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The George Clooney movie, Syriana opens in cinemas across Europe this week. Some oil campaigners believe that any film that tries to portray the deep-rooted web of connections between oil companies and politicians is a worthwhile exercise. Others think that it is conspiratorial nonsense.

So what did the Financial Times energy correspondent, Carola Hoyos think of the film? Not much it seems. She called it “unbelievably confusing and, well, crude”.

She seems to think that governments and oil companies are NOT that bright to be involved in a conspiracy. “I am not saying that oil companies are responsible, transparent, generous organisations, and

More grim news from the American Advancement of Science annual meeting. According to scientists, the world's glaciers are in crisis, from Greeenland, Patagonia, Tibet to Africa and Antarctica. They are all melting rapidly.

The amount of ice the Greenland ice sheet is loosing has doubled over the last five years.
"Fifteen years ago, we thought Greenland [glaciers] were not doing anything," says Eric Rignot from NASA. Now, ice sheets below an elevation of 2 kilometers show "major melting," he said. "We're going over the edge," he argues. Temperatures along Antartica's peninsula are rising six times faster than the global average.

Mark Dyurgerov, a

Shell’s operations in the Niger Delta have suffered yet another significant legal setback. The oil company has been ordered by a Nigerian Court to pay $1.5 billion in damages to communities in Ijaw in Baylesa State for polluting their creeks and despoiling their crops.

The court decision is seen as a significant setback for Shell, already reeling from recent attacks on its installations and a spate of hostage-taking. Shell is also refusing to abide by another court ruling that has ordered the company to stop gas flaring.

It is now forty years since the first communities in the Delta started complaining of

It’s winter in Vermont, although it’s 40 degrees in Burlington, there’s no snow on the ground and my neighbor, Tom, is moping about the house. He has a new collapsible ice shanty, auger and tip-ups sitting in his basement unused, because the ice on Lake Champlain (what there is of it) is not thick enough to support ice fishing.

Britain and other EU countries worrried about climate change could lose thier ability to impose taxes or restrictions on airlines under a draft treaty between the EU and US which actually curtails the power of national governments.

The treaty which is known as the "Open Skies" agreement, is meant to liberalise aviation. But it includes a clause requiring EU states to reach agreement not only with each other but also the US before taking measures to tackle noise or air pollution from airlines.

So now we have a situation where Europe will have to gain approval from the US to curb air

New shocking research on climate change has been published. The alarming research is not from a pressure group but published by Britain's Environment Agency, and written by scientists from the Tyndall Centre for Climate Change.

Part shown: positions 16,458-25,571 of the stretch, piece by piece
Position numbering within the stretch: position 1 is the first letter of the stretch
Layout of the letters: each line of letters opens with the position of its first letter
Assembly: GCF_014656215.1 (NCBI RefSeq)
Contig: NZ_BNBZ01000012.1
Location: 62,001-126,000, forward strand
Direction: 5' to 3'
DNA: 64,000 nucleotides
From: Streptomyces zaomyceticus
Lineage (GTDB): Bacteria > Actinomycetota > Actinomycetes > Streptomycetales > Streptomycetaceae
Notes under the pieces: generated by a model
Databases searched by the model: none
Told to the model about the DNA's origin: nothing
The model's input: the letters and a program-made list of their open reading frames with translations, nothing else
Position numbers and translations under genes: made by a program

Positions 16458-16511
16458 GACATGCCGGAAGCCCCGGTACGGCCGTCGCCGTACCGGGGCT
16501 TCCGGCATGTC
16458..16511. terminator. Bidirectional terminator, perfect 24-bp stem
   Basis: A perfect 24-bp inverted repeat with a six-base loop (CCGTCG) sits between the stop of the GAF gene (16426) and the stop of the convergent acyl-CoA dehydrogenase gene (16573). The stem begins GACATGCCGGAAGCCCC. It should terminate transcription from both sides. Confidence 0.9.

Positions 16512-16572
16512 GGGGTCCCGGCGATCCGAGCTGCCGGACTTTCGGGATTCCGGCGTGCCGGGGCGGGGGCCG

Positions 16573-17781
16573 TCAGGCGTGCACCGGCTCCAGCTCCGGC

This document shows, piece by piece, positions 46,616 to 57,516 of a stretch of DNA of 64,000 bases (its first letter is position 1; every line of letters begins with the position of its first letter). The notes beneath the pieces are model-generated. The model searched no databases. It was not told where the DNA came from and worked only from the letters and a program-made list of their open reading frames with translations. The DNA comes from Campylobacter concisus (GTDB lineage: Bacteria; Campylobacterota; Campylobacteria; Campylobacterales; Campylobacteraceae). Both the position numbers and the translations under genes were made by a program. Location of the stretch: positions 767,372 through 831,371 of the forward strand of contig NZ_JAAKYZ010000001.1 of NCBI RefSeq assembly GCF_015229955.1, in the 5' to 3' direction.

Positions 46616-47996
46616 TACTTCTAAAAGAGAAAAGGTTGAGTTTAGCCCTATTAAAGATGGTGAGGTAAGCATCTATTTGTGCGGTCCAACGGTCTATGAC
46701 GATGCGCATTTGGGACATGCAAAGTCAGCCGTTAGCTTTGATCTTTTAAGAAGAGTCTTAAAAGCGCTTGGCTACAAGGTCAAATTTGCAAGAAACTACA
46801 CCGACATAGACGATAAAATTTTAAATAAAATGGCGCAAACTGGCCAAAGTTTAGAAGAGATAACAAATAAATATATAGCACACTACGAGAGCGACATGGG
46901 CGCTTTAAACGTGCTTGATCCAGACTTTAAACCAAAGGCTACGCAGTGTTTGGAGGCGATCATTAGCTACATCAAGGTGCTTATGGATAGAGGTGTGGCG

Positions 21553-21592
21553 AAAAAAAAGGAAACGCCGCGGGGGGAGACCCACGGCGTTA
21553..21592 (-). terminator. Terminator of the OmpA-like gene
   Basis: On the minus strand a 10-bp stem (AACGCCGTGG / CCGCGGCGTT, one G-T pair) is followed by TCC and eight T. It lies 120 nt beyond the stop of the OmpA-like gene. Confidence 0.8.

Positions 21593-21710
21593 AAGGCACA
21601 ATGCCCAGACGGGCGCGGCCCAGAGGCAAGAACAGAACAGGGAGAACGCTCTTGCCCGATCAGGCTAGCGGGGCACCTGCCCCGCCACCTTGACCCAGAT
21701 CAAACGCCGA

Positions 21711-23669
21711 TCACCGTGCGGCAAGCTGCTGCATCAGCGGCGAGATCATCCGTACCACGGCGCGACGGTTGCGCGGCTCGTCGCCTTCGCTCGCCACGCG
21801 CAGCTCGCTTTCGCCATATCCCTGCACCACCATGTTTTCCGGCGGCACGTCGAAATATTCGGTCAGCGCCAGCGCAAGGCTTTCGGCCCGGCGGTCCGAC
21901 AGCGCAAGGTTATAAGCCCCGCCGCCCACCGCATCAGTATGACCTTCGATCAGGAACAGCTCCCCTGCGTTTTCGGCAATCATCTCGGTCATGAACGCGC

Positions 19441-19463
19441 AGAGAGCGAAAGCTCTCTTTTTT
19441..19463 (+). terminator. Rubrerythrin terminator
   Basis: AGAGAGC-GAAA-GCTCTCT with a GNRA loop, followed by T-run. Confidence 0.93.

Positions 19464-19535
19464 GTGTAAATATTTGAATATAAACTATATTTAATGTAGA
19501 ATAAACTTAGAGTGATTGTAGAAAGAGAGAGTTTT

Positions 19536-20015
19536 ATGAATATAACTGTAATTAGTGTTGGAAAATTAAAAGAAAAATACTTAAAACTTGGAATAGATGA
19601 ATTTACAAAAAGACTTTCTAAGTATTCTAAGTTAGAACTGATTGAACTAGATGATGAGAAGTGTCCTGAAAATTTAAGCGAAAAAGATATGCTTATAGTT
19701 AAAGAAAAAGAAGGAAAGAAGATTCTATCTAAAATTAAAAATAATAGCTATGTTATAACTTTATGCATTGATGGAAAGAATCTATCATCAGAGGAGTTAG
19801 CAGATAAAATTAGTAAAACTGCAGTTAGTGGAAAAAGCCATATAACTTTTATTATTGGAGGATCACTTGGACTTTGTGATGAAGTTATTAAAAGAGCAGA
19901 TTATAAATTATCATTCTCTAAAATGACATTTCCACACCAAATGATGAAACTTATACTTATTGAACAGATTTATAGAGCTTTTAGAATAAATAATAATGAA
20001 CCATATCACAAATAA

The study, the first of its kind to examine climate change impacts beyond the end of this century, concluded that over the next millennium temperatures could increase by up to 15°C and seas rise by up to 11.4 metres, with vaste swathes of low-lying areas around the world under water.

The report's dire predictions include:

Global and regional warming could more than quadruple after 2100: Temperatures could rise

More on Kyoto: The environment group, Friends of the Earth has said that Governments who signed up to the Protocol are failing to take the necessary action to ensure that emission targets are met.

According to FoE, emissions data from countries who signed up to Kyoto reveal that many are still failing to bring carbon emissions under control - with emissions in Italy, Canada, and Austria all increasing since 1990. UK emissions are also now rising - putting the UK's Kyoto commitments in jeopardy.

Mike Childs, Head of Campaigns at FoE argues: "The UK likes to claim world leadership on climate change.

For nearly fifty years Shell has been flaring gas in the Niger Delta in vast quantities. The practice is a major cause of greenhouse gas emissions, and a major source of air, noise and light pollution for the people of the Niger Delta. It causes huge resentment amongst the communities who bear the brunt of oil exploration. In a ground-breaking ruling, on 14 November last year a Nigerian Court ordered Shell to stop gas flaring in Iwherekan, in the Niger Delta.

So far, Shell has not done so.

Now Friends of the Earth has set up a website where you can email

Tomorrow is the first Anniversary of the UN Kyoto Protocol taking effect.

A year on the Protocol is fundamentally weakened by the Bush Administration's refusal to sign up to it. However some parts of the agreement are booming - especially carbon trading.

Carbon dioxide is now one of the world's fastest-growing markets, worth as much as 34 billion euros (40.2 billion dollars) annually by the end of this decade, according to some analysts.

"The carbon market is going very well. We've seen tremendous growth this year," argues Henrik Hasselknippe, senior analyst at Point Carbon, a firm that monitors the CO2 pollution business. Much

Whats the US Congress' response to record profits and high gas prices? Why its royalty relief for the oil & gas industry, of course! According to this morning's New York Times, "the government will give up more than $7 billion in payments between now and 2011. The companies are expected to get the largess, known as royalty relief, even though the administration assumes that oil prices will remain above $50 a barrel throughout that period.". Yikes. Separation of Oil & State, anyone?

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